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The Emotional Effects of a Miscarriage

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While the physical effects of a miscarriage typically begin to subside within a few days, the emotional recovery can last much longer. Feelings of grief, anger and even guilt are common following a miscarriage, and may cause anxiety or even depression in future pregnancies. If you’ve suffered a miscarriage, it’s important to give yourself time to grieve—and to heal.

Expected Emotions
Women typically experience a mixture of emotions following pregnancy loss,
says Dr. Carly Snyder, a reproductive and perinatal psychiatrist from New York City.

“There is a sense of promise and anticipation that accompanies pregnancy, and miscarriage ends this hope and excitement in an instant,” she says.
“After miscarriage, women grieve for the family they envisioned, for the baby of their dreams and for the mother they saw themselves becoming to this future child.”

Following a miscarriage, you can expect to pass through classic stages of grief, including shock, disbelief and confusion; anger and guilt; sadness and despair; and acceptance, says Dr. Snyder. You may ask yourself “why me?” or feel anger towards other pregnant women and new mothers. It’s normal to cry, feel despair and have a poor appetite, and you may need to take time off of work. The exact order and time spent in any one of these stages varies among women, but acceptance should evolve over time, says Dr. Snyder.

“This does not mean that the miscarriage is forgotten, but instead that a woman can appreciate that miscarriage is common and not her fault. She can then move forward with her life,” she states.

Self-Care is Essential
To help guide yourself through the healing process, you should first realize that you’re not alone in the experience.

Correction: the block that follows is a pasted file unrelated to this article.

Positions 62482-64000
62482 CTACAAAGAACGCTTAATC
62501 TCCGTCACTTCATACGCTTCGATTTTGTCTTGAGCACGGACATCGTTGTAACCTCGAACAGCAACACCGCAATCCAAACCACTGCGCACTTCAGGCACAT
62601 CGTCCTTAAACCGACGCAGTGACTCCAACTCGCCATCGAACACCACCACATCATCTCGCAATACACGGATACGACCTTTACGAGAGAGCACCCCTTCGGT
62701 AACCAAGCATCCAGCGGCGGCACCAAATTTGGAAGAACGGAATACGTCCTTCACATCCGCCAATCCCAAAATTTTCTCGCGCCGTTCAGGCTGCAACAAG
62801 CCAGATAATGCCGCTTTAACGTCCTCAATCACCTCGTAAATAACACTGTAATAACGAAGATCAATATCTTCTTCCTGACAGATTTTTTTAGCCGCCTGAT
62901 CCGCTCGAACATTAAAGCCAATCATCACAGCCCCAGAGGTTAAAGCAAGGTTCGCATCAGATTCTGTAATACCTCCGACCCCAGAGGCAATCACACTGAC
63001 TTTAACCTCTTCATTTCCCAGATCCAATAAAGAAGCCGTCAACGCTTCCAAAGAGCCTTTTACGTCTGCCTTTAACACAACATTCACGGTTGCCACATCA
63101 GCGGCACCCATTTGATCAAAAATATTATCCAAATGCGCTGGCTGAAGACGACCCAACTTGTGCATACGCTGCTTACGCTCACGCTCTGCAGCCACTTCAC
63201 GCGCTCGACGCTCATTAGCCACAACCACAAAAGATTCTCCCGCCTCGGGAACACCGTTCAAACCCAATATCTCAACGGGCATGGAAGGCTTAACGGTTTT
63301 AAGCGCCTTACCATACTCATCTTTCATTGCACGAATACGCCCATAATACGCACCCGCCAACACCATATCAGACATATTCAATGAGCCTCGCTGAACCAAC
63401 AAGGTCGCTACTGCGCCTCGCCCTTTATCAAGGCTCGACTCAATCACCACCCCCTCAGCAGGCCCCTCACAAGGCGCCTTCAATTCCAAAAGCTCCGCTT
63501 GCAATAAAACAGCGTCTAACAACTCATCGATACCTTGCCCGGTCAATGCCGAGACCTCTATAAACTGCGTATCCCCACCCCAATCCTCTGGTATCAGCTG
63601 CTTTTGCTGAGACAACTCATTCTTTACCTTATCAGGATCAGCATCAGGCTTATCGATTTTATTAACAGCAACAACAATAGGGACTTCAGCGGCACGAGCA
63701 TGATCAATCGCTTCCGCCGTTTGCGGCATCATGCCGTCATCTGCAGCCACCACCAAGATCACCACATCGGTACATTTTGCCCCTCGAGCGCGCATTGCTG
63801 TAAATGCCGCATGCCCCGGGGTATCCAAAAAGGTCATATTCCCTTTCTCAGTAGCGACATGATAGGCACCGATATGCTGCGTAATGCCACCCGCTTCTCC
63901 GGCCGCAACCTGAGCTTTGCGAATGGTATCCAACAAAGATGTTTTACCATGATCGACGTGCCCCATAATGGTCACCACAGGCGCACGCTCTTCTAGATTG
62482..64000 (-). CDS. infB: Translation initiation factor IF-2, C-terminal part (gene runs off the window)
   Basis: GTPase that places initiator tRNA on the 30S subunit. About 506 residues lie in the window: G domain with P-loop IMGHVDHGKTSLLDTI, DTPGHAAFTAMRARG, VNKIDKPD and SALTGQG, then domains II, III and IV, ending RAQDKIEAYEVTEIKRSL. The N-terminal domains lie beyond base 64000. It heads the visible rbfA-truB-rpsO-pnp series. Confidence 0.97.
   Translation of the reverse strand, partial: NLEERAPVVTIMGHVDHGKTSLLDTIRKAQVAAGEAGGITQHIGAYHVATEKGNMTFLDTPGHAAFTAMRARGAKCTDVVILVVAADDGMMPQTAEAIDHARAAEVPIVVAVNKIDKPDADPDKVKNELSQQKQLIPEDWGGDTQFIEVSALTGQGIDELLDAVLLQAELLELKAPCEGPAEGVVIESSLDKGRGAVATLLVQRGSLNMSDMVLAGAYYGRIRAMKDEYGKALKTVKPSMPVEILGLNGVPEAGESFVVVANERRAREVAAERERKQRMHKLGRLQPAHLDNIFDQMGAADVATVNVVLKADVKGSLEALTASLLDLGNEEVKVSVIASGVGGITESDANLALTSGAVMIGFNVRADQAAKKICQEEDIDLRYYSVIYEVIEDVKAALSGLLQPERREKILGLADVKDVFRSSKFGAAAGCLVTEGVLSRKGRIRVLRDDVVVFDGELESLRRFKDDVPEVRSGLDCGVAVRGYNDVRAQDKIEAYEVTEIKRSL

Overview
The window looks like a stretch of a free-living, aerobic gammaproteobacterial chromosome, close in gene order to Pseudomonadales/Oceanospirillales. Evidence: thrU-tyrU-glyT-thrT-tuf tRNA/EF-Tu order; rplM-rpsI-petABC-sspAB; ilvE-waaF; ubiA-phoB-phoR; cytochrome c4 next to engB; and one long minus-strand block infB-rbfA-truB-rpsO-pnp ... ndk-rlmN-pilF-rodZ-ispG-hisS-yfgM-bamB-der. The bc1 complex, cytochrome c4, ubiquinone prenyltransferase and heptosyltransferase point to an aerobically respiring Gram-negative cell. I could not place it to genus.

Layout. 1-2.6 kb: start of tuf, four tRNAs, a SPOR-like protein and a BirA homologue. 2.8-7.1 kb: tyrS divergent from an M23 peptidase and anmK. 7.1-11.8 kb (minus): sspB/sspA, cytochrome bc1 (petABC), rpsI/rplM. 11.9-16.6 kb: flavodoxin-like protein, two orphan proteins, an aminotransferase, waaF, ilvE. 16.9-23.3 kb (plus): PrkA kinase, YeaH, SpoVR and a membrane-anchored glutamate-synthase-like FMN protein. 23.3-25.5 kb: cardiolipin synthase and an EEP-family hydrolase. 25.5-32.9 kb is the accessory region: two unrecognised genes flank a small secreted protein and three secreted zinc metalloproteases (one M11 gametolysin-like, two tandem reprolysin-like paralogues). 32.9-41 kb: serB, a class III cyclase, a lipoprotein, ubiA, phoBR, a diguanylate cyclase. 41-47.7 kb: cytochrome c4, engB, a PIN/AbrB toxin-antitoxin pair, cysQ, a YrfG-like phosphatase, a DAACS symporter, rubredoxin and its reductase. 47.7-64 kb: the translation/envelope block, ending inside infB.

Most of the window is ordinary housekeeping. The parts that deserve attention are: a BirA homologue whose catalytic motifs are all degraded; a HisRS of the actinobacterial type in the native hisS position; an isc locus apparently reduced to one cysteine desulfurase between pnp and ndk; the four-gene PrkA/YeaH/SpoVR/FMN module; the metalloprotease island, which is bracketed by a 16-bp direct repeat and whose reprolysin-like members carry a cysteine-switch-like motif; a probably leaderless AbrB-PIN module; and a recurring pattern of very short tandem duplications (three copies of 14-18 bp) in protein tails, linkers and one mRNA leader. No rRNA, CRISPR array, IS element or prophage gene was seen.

“Actively discouraging the impulse to be alone can be helpful; allowing your partner and loved ones to be there for you is incredibly beneficial in the healing process,” Dr. Snyder says.

Writing in a journal or writing a letter to your baby can help you process your grief, as can naming the baby or creating a memory book of ultrasound pictures, she says.

Moreover, you shouldn’t feel guilty skipping out on baby showers and births while you’re recovering, as they can intensify your feelings of sadness, guilt and anger.

“Politely declining an invitation to protect yourself from the triggers of being around pregnant women and new moms can be a good idea in the short term,” says Dr. Snyder. “You can explain the situation if you feel comfortable doing so, or say you aren’t feeling well—this is in fact, true!”

Above all, remember that miscarriage is common and in the majority of cases, unavoidable. In fact, it’s estimated that up to 50 percent of women will miscarry at some point in their lives. It also helps to remember that you don’t have to suffer in silence.

“Chances are, you know at least one woman who has been exactly where you are now. Cry on their shoulders and let them help you through this process,” says Dr. Snyder. “Soon, you will feel better and can support another woman going through a similar situation.”

When to Seek Help
Following a miscarriage, many women begin to feel better within a matter of weeks. However, if symptoms begin to worsen—if you’re unable to function, eat or get out of bed, for instance— you should find professional help, says Dr. Snyder.

“If a woman continues to distance herself from friends and loved ones for any extended period of time, and if she feels disconnected to those closest to her, then she should seek help,” Dr. Snyder advises. “Ultimately, there is no downside to asking for help. The more support a woman receives during this difficult time, the better.”

Subsequent pregnancies can present their own set of anxieties, so make you’re feeling emotionally stable before attempting to conceive again. It may take months before you feel better, but trying to conceive while you’re still grieving can heighten symptoms of anxiety and depression.

“There is naturally a heightened sense of uncertainty and fear during pregnancy after miscarriage, but these feelings should be manageable,” says Dr. Snyder. “While a pregnancy after miscarriage is scarier than the previous pregnancy, the fear should not overtake a woman’s life. Ideally, she should still be able to enjoy the pregnancy and bond with her new baby-to-be.”

Jennifer Brozak is a freelance writer from Pittsburgh who has a passion for all things parenting and education. She contributes to a variety of local and national outlets and blogs about her family’s escapades at One Committed Mama.

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